I began meeting more Black elders and asking their stories about migrating here. Many had been here for three or four generations. Their parents and grandparents came seeking opportunities with the railroads, military and agriculture. For them, Wyoming was the only home they’d ever known. I began asking myself why I thought I didn’t belong here — and why I felt my presence here needed to be explained. My predecessors and these living elders had already explained their presence, so I didn’t need to explain mine.

With time, I started seeing more young Black military migrants navigating the same things I’d experienced. I’d tell them that it gets better, let them know we are not the first nor the last, and I made it a priority to suggest they visit the State Archives, too.

Almost five years later, I’ve met so many people and heard so many stories. I still see the occasional Confederate flag, but now I know they have no ties to the territory of Wyoming. My people belong here just as much as anyone else. And as my husband and I raise our two children here, I look forward to passing on that message.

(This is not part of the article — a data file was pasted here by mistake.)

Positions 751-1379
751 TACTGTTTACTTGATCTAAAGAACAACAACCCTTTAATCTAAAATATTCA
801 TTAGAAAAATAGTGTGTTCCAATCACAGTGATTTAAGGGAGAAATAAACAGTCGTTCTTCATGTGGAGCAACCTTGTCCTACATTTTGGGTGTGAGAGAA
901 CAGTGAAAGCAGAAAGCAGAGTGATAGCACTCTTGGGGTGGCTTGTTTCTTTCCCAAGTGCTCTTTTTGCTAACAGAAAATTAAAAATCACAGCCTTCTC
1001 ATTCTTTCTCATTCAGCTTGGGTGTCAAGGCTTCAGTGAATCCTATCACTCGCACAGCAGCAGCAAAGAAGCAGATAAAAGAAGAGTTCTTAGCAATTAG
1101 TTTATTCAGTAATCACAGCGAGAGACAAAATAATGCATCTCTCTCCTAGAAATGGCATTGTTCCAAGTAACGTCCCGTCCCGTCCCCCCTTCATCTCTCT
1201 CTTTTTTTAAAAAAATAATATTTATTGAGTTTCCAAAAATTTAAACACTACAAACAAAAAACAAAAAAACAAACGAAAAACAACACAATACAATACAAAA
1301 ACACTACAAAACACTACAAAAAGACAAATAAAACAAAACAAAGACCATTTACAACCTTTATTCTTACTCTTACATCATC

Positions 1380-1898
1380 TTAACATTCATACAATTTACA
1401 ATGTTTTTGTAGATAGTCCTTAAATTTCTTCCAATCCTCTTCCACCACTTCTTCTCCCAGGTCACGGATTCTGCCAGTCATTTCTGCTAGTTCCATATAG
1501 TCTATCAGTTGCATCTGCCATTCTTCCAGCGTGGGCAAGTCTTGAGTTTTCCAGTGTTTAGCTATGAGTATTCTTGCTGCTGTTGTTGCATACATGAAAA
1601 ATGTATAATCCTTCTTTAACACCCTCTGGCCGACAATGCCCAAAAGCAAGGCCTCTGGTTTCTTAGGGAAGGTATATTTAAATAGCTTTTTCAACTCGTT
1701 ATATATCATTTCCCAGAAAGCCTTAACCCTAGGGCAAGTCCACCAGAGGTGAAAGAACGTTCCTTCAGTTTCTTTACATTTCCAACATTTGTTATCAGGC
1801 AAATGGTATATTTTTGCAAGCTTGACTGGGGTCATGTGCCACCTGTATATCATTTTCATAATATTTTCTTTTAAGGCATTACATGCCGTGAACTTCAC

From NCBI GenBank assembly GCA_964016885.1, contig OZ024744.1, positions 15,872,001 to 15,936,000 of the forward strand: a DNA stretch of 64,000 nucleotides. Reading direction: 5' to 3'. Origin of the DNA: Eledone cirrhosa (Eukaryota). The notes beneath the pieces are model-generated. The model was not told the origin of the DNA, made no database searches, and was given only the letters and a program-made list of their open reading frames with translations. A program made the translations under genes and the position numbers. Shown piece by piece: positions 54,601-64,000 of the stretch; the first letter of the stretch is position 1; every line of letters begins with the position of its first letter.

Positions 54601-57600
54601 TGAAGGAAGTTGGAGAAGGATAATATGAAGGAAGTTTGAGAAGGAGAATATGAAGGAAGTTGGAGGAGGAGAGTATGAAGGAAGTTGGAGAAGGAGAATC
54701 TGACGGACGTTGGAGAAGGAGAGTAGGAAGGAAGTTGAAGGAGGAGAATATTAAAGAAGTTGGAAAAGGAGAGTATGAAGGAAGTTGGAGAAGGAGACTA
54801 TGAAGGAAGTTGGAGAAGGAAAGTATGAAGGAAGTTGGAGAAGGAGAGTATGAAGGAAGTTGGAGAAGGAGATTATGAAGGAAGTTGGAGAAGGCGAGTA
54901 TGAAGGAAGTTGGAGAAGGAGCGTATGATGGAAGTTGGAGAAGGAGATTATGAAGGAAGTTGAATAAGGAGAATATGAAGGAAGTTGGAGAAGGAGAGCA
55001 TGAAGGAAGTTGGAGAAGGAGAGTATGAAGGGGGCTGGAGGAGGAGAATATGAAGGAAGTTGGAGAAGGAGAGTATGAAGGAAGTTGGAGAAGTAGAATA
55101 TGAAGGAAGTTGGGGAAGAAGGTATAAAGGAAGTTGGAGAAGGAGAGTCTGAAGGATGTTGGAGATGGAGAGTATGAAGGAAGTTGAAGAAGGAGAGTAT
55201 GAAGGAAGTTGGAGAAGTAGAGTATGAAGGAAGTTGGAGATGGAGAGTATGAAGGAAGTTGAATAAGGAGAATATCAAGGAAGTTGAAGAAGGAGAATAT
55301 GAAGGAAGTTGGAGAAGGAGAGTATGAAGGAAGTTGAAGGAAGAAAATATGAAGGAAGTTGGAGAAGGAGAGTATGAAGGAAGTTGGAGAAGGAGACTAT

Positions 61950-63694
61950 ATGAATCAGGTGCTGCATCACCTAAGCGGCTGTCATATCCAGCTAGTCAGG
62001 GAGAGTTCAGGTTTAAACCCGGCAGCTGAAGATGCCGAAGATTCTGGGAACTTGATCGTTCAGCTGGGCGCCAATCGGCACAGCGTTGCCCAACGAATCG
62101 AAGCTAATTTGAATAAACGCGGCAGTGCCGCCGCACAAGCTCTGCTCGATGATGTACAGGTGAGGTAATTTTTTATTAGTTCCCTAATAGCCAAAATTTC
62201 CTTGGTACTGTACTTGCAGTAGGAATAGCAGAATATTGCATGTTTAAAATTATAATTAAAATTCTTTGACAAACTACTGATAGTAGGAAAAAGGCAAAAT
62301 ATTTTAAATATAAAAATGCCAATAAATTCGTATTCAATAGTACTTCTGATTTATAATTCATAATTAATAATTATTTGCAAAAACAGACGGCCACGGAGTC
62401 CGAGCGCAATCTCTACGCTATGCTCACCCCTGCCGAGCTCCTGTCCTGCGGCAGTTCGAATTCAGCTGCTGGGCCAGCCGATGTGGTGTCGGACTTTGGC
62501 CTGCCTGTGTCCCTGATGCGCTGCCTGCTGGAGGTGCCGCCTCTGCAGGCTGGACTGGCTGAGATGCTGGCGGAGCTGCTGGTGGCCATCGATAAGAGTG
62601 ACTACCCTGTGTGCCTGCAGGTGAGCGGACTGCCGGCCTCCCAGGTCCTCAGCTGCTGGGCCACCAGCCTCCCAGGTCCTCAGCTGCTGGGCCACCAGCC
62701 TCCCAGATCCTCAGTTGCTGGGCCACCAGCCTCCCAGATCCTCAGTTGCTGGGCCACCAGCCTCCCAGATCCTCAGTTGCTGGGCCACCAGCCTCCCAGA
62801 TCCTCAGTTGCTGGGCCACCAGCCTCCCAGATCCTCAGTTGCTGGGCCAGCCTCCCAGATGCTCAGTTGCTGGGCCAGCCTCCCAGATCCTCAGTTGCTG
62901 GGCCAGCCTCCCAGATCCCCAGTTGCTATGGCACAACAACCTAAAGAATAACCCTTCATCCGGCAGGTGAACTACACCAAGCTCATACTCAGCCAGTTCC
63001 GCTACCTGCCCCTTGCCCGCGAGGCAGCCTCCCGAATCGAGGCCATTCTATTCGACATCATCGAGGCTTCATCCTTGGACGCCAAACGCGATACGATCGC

Wyoming isn’t home for good. But it’s a good home for now.

FOOTNOTES

  1. Tom Rea, “Right Choice, Wrong Reasons: Wyoming Women Win the Right to Vote,” https://wwwwyohistoryorg/encyclopedia/right-choice-wrong-reasons-wyoming-women-win-right-vote  
  2. Tom Rea, “Buffalo Soldiers in Wyoming and the West,” https://wwwwyohistory.org/encyclopedia/buffalo-soldiers-wyoming-and-west
  3. Lori Von Pelt, “Liz Byrd, First Black Woman in Wyoming’s Legislature,” https://www.wyohistoryorg/encyclopedia/liz-byrd-first-black-woman-wyoming-legislature  
  4. Joel Funk, “Cheyenne Democrat James Byrd to run for Wyoming Secretary of State,” Wyoming Tribune Eagle, https://www.wyomingnews.com/news/local_news/cheyenne-democrat-james-byrd-to-run-for-wyoming-secretary-of-state/article_0b336600-0d69-11e8-ad2c-4fe44ed691bf.html
  5. Phil White, “The Black 14: Race, Politics, Religion, and Wyoming Football,”  https://www.wyohistory.org/encyclopedia/black-14-race-politics-religion-and-wyoming-football